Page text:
Much more unusual are cults that take the form of secret societies that practice their own rights completely separate from the temples in private and often hidden sanctuaries. These cults are typically led by a single high priest who is in regular direct contact with the spirit or demon that the cult worships. They bring tribute and sacrifices to their god on the promise of concrete rewards, often wealth and power, and that the god will use its great magic power to help the cult with its earthly goals. Many of these cults have had long relationships with benevolent local spirits that have been of great benefit to their villages. But othersĀ  have pledged themselves to the service to far more dangerous and insidious beings to further their own selfish malicious plans, often blind to the fact that they are aiding a being much more ruthless than themselves.

Dungeons & Dragonbane

While I love Dragonbane precisely because it’s not Dungeons & Dragons, while still providing mechanics and content to represent similar kinds of fantasy worlds, there are a few things from D&D that I really love and want to carry over into Dragonbane anyway.

Reaction Rolls

I really love the B/X reaction rolls. It’s one of my favorite game mechanics. Any time the PCs encounter creatures or armed people in the wilderness or a ruin, and their disposition hasn’t already been determined by previous events, roll 2d6 to see how they react to seeing the party:

  • 2: They see the PCs as enemies and attack.
  • 3-5: They are hostile and threaten attack if the PCs don’t leave or surrender.
  • 6-8: They are uncertain and observe what the PCs do.
  • 9-11: They don’t want trouble and will avoid confrontation.
  • 12: They are friendly and might offer information or assistance.

PCs approaching a brigand camp might be mistaken for bandits who want to join or expected reinforcements and told to come inside. A troll might be friendly and offer to share his roasted dwarf. Lots of interesting situations that can happen if you don’t start encounters without the expectation that it obviously has to be a fight. And once the players get used to it, it changes how they approach creatures and people who haven’t spotted them yet.

Morale Checks

Plenty of armed and dangerous people might be willing to risk the chance of getting killed and to accept that some of their allies will get killed. But it is extremely rare for people to stay in a fight where their own death is certain and there’s nothing to be gained from it. Most fights should end with the losing side making an effort to escape with their lives.

But when you decide as GM that the enemies will break off the fight at a specific moment in the action, the players might always suspect that you were going easy on them because some PCs would have gotten killed if the enemy had fought on a bit longer. And that creates the expectation that you’ll probably do it again if their PCs are getting in real danger, and causes frustration when their character’s don’t get saved by a fortuitous enemy retreat.

Making a dice roll in the open solves all of that. Make the dice decide when the enemy loses morale and then stick to what the dice said. I like to roll when the first enemy is killed (or looks to have been killed), when the enemy leader is killed, and every time the enemy group is reduced by half.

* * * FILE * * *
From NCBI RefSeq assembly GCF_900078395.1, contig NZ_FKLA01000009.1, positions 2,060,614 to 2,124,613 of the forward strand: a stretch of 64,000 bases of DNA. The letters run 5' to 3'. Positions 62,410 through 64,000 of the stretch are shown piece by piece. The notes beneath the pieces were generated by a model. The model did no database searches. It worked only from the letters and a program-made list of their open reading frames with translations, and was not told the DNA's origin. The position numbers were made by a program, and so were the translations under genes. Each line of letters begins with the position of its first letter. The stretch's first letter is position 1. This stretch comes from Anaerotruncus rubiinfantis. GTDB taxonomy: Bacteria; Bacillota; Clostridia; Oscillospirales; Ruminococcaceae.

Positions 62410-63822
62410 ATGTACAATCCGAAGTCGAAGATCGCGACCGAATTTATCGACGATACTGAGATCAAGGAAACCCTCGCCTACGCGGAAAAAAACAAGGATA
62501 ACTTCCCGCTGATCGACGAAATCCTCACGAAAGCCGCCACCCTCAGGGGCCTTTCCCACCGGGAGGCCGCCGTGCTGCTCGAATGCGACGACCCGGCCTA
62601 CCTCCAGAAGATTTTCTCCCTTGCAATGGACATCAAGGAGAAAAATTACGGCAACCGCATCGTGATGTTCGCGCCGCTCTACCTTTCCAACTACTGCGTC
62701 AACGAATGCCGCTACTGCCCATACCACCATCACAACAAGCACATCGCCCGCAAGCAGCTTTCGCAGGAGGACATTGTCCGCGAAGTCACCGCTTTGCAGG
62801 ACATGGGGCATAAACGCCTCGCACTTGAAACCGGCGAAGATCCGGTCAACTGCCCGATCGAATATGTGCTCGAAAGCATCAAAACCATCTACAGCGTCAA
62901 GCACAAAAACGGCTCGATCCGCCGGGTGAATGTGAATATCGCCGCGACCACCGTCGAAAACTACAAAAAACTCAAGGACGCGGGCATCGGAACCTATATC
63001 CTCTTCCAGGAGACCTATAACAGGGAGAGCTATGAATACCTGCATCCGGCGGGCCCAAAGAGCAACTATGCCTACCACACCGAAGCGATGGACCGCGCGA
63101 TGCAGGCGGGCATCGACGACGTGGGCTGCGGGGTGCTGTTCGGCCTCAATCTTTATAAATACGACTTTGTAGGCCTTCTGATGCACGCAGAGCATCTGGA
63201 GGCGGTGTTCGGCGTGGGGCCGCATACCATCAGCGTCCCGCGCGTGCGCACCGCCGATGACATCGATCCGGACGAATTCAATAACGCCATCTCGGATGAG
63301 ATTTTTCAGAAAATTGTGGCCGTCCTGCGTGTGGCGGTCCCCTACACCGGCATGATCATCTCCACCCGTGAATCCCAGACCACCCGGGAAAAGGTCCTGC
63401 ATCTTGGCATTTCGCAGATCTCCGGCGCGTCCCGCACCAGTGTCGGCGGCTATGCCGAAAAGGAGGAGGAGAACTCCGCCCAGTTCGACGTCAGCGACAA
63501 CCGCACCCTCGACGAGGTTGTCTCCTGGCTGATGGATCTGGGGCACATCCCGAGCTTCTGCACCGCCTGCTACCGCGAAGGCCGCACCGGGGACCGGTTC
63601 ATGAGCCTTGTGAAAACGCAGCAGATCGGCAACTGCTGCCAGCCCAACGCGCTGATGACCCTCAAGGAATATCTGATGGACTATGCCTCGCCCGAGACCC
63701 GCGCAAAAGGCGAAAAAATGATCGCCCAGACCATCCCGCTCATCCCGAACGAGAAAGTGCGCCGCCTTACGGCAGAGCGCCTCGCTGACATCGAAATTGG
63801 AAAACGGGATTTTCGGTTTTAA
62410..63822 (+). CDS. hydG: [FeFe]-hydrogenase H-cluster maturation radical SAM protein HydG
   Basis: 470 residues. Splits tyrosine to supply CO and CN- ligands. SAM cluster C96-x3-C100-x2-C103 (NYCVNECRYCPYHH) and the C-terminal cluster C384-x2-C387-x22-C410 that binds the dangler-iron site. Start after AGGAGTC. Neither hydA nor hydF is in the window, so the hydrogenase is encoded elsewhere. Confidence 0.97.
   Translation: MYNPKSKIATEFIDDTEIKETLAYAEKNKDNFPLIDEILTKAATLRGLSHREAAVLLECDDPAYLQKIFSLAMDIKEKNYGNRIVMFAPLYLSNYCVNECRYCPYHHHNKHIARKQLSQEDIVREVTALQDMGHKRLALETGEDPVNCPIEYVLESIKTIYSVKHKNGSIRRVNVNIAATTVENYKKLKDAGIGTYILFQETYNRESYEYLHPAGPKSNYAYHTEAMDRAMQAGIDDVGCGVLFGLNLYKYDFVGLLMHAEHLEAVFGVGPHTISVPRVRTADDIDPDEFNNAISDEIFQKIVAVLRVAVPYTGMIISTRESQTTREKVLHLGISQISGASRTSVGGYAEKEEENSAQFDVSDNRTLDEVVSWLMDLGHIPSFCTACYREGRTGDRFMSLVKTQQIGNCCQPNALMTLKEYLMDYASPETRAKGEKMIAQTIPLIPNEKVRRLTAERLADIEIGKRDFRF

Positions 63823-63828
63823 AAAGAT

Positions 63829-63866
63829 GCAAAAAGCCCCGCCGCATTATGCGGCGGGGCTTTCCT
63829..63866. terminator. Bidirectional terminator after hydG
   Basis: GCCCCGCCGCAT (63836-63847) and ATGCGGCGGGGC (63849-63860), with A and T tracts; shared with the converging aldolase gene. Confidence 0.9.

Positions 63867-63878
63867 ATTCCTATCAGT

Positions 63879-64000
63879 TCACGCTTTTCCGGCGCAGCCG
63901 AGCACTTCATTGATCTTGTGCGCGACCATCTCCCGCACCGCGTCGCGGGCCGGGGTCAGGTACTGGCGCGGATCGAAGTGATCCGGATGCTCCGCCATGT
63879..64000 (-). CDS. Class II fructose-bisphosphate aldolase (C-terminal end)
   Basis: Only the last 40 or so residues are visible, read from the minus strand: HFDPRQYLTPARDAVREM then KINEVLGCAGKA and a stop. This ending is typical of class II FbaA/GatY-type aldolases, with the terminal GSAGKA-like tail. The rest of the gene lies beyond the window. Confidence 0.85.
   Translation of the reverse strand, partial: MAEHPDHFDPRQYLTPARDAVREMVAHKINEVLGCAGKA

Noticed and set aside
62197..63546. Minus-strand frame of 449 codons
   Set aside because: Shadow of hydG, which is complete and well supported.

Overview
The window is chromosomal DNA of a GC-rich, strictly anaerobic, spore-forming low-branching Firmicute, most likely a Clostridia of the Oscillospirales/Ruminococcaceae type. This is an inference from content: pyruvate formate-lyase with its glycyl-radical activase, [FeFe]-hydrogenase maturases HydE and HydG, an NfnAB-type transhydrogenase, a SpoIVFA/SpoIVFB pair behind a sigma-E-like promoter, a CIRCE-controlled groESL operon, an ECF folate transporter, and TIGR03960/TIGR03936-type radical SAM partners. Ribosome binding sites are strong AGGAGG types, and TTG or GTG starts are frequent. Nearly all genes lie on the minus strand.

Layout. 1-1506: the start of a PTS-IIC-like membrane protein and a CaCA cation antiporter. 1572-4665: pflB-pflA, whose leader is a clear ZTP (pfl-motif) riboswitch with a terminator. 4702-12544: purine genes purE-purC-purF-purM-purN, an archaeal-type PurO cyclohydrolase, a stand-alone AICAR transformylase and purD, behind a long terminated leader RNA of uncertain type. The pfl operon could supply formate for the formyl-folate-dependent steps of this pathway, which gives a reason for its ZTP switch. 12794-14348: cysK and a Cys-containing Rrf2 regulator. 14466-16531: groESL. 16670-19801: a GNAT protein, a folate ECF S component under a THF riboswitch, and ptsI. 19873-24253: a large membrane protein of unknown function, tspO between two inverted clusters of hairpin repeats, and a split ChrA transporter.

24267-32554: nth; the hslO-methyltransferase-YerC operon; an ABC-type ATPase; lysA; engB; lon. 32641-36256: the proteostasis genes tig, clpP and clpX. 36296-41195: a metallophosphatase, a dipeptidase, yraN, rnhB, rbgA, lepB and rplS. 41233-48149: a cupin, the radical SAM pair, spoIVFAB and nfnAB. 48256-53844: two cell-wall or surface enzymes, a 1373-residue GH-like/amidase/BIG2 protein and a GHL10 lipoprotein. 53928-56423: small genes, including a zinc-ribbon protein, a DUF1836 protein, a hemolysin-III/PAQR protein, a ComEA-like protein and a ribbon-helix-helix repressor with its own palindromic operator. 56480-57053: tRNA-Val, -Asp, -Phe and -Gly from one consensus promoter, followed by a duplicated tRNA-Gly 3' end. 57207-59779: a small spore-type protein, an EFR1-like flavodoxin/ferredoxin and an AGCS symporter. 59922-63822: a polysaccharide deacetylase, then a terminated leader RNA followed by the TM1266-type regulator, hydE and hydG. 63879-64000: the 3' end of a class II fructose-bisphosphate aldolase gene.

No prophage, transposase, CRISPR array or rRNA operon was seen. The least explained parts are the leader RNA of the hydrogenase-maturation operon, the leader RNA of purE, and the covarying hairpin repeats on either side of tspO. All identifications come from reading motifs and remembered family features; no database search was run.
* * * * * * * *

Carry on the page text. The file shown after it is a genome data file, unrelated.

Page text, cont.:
Roll 2d6 against a morale value between 3 and 11 works for B/X, and I think it should work just as well for Dragonbane.

Random Encounters

Dragonbane already proposes to make a roll for a random encounter once per shift when in the Wilderness. I would also make a roll once per stretch while inside dungeons.


I really like the concept of having the PCs travel to ancient ruins deep in the wilderness with a group of camp followers. Not exactly sure how to implement that yet, but that’s something I want to have in my campaign.

Divine Sites

The BECMI Companion rules introduced the concept of Clan Relics. Powerful mystical objects that allow their keepers to activate a number of divine spells and create a magical ward that keeps away undead and demons. The idea was to let nonhuman settlements have access to the powers of a cleric in a game system where only humans could be of the cleric class. While there is no such thing as a cleric class in Dragonbane, I still really love the idea that there are powerful magical sites associated with particular deities or divine spirits that provide mystical protection for settlements that grow around them, and draw pilgrims who seek the special blessings of the shrine or temple. The priests tending to such a site don’t even have to have spells of their own.

Domain Lords

The Expert Rules imply through their mechanics and recommendations for designing a setting a world in which there is little centralized authority, and the typical social structure that is encountered consists of a lord and his soldiers in a keep providing security for a few small villages in the surrounding area. I always thought that was really cool and evocative, and something that should mesh very well with the tone and presentation of Dragonbane.